Wasp infestation

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OreR larvae were infested at 72 hr AEL with the wasps of the species Leptopilina boulardi, strain G486. Wasps were removed after 12 hr of co-culture and egg deposition was confirmed by direct observation of wasp eggs in the hemolymph during dissection. 100 larvae were dissected at 96 and 120 hr AEL, corresponding to 24 and 48 hr post infestation (wasp inf. 24 hr and 48 hr), respectively, in Schneider's medium (Gibco, cat# 21720024).

Preparation of single hemocytes in suspension

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To get most of the sessile hemocytes into circulation, washed larvae were transferred to 2 ml Eppendorf tubes containing ~0.5 ml of glass beads (Sigma #9268, size: 425–600 μm) in PBS and larvae were vortexed for 2 min as previously described with minor modifications (Petraki et al., 2015). One set each of unwounded and wounded larvae were vortexed in separate tubes at a time. After the brief vortex, larvae were retrieved, washed and transferred to 200 μl of ice-cold PBS in each well of a clean 9-well glass dish per condition. ~100 larvae were bled by gently nicking open the posterior side of each larva using a pair of clean tweezers. Larvae were allowed to bleed for at least a minute and the hemolymph in PBS was filtered through 100 μm cell strainer and the filtered hemolymph was overlaid onto 2 ml of 1.09 g/ml Optiprep gradient solution (Axis-Shield cat# AXS-1114542) and spun at 2000 rpm for 30 min at 4°C to eliminate dead cells and debris. After centrifugation,~150 μl of the hemolymph was transferred to clean low bind Eppendorf tubes and counted using a hemocytometer. High quality single hemocytes were subjected to encapsulation either by inDrops or 10X Genomics v2 platform.

Hemocytes from wasp infested larvae were isolated with some modifications, where the optiprep step was avoided to obtain higher number of cells. Briefly, after vortexing, the larvae were bled in ice cold Schneider’s medium, filtered through 100 μm cell strainer, and transferred to a clean Eppendorf tube. Next, the cells were spun at 4°C for 5 min at 6000 rpm. The supernatant was discarded, and the cells were re-suspended in ice cold PBS to achieve a concentration of 300 cells/μl and subjected to Drop-seq based encapsulation.

Single hemocyte encapsulation and sequencing

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Single hemocytes from unwounded control (n = 4) and wounded larvae (n = 4), respectively, were encapsulated either by inDrops or 10X genomics v2 platforms, with n = 2 per platform.

For inDrops, hemocytes were encapsulated at the Single Cell Core facility of the ICCB-Longwood Screening Facility at Harvard Medical School (https://singlecellcore.hms.harvard.edu/) using the inDrops v3 library format (Klein et al., 2015). Reverse transcription and library preparation were performed at the same facility. The libraries were made following a previously described protocol (Klein et al., 2015; Zilionis et al., 2017), with the following modifications in the primer sequences:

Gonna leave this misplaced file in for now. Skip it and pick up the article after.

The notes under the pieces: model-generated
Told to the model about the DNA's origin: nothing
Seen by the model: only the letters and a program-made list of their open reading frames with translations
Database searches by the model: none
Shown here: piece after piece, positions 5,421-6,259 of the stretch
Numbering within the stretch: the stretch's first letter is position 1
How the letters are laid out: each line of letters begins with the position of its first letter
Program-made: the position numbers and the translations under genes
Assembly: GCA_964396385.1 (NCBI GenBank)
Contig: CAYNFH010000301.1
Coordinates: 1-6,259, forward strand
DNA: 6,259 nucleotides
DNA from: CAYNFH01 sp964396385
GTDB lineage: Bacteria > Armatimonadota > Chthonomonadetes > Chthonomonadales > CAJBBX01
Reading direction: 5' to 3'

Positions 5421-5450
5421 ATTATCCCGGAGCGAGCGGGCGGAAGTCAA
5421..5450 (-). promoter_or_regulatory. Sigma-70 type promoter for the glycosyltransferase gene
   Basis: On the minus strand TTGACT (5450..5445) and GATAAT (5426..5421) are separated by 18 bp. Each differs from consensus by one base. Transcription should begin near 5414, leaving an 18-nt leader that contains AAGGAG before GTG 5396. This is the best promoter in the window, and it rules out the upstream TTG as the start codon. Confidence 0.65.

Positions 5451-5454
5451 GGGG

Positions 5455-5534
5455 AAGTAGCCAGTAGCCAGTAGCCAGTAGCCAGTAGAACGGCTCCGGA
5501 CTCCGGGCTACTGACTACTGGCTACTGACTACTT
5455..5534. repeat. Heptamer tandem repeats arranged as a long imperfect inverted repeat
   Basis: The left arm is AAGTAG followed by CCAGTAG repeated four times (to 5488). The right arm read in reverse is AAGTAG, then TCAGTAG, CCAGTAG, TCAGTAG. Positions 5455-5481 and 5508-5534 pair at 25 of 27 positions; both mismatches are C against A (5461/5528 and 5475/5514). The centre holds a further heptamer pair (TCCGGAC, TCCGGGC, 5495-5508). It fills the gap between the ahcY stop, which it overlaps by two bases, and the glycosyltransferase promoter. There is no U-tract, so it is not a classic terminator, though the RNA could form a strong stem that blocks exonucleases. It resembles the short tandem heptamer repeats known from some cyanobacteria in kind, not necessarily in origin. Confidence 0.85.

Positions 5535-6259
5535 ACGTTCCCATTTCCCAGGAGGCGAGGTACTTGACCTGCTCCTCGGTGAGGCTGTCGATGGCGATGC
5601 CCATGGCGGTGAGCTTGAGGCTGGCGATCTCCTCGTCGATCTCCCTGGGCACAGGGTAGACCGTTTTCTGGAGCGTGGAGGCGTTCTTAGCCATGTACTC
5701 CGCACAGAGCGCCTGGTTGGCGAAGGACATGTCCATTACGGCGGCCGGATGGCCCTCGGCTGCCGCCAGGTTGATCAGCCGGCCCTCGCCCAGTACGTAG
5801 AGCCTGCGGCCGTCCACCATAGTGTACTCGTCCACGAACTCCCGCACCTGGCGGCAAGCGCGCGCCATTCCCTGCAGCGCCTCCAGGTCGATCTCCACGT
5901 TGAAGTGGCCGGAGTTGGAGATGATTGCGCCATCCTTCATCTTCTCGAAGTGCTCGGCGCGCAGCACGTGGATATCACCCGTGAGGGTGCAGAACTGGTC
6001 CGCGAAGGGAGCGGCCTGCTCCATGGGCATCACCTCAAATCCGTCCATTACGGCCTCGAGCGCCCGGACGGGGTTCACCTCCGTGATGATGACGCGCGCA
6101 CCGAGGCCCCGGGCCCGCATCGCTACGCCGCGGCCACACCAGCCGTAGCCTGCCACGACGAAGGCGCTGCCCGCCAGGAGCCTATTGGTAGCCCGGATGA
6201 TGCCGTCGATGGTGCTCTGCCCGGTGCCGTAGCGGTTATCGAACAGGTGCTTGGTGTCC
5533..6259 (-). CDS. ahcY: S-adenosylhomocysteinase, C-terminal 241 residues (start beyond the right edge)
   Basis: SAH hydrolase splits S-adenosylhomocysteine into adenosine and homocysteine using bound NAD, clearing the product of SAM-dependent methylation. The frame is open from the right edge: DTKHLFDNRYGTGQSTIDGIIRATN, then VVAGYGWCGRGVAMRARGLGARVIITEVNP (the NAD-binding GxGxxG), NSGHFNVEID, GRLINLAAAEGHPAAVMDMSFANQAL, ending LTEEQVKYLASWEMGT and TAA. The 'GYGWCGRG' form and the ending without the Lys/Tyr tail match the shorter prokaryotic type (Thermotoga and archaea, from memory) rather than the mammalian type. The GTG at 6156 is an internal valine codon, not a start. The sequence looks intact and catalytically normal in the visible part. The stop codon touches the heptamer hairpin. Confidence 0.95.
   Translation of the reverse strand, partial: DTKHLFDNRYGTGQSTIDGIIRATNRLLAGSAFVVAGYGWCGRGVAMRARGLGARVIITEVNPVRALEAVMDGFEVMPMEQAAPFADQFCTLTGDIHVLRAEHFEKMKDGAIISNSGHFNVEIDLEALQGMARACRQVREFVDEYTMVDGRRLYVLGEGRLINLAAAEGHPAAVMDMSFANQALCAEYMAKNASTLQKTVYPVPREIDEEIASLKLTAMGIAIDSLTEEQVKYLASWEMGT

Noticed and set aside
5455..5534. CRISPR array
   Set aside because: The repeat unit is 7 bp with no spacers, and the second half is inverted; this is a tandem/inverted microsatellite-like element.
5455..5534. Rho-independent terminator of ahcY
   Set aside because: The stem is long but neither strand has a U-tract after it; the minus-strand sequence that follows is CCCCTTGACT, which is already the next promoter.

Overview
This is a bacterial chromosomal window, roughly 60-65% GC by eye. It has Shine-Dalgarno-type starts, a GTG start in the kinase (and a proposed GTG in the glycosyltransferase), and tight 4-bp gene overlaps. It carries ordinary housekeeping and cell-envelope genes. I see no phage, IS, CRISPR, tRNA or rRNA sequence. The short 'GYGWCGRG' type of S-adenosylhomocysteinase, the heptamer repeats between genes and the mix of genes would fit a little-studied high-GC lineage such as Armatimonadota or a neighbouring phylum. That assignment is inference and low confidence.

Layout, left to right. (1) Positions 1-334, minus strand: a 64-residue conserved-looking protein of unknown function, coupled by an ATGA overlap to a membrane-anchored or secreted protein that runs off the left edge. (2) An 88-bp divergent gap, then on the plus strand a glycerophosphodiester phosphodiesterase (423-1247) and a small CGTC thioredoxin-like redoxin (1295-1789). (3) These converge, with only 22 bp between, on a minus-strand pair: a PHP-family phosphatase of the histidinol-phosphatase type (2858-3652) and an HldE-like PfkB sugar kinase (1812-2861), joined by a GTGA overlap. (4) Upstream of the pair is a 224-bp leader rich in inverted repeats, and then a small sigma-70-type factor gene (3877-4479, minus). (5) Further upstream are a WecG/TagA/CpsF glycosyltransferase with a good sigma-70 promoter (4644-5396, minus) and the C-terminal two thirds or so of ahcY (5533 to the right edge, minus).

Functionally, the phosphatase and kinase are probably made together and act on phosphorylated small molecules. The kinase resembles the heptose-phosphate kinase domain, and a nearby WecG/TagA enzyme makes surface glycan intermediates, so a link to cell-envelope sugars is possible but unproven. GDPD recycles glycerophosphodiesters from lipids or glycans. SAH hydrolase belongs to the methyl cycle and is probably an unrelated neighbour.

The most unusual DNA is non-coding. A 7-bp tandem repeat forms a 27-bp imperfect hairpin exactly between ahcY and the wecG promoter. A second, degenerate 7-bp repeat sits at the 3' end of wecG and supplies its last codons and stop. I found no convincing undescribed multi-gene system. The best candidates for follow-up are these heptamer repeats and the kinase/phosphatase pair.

RT primers on hydrogel beads: 5' – CGATTGATCAACGTAATACGACTCACTATAGGGTGTCGGGTGCAG [bc1,8nt] GTCTCGTGGGCTCGGAGATGTGTATAAGAGACAG [bc2,8nt] NNNNNNTTTTTTTTTTTTTTTTTTTV – 3'. R1-N6 primer sequence [step 151 in the library prep protocol (Zilionis et al., 2017): 5' – TCGTCGGCAGCGTCAGATGTGTATAAGAGACAGNNNNNN – 3'. PCR primer sequences (steps 157 and 160 in the library prep protocol in Zilionis et al., 2017: 5’ – AATGATACGGCGACCACCGAGATCTACACXXXXXXXXTCGTCGGCAGCGTC – 3', where XXXXXX is an index sequence for multiplexing libraries. 5’ – CAAGCAGAAGACGGCATACGAGATGGGTGTCGGGTGCAG – 3' With these modifications in the primer sequences, custom sequencing primers are no longer required.

The fragment size of each library was analyzed using a Bioanalyzer high sensitivity chip. Libraries were diluted to 1.5 nM and then quantified by qPCR using primers against the p5-p7 sequence. inDrops libraries were sequenced on an Illumina Nextseq 500 with following parameters: (1) Read 1: 61 cycles, (2) i7 index: 8 cycles index 1, (3) i5 index: 8 cycles (i5), and (4) Read 2: 14 cycles. Binary base call (BCL) files were converted into FASTQ format with bcl2fastq, using the following flags that are required for inDrops v3: (1) --use-bases-mask y*,y*,y*,y*; (2) --mask- short-adapter-reads 0; (3) --minimum-trimmed-read-length 0.

With regards to 10X genomics, cells were encapsulated according to the manufacturer’s protocol. cDNA libraries generated by both platforms were sequenced after pooling four different (indexed) samples per one 400M plus NextSeq500 cartridge with following parameters: (1) Read 1: 26 cycles, (2) i7 index: 8 cycles, (3) i5 index: 0 cycles, and (4) Read 2: 57 cycles.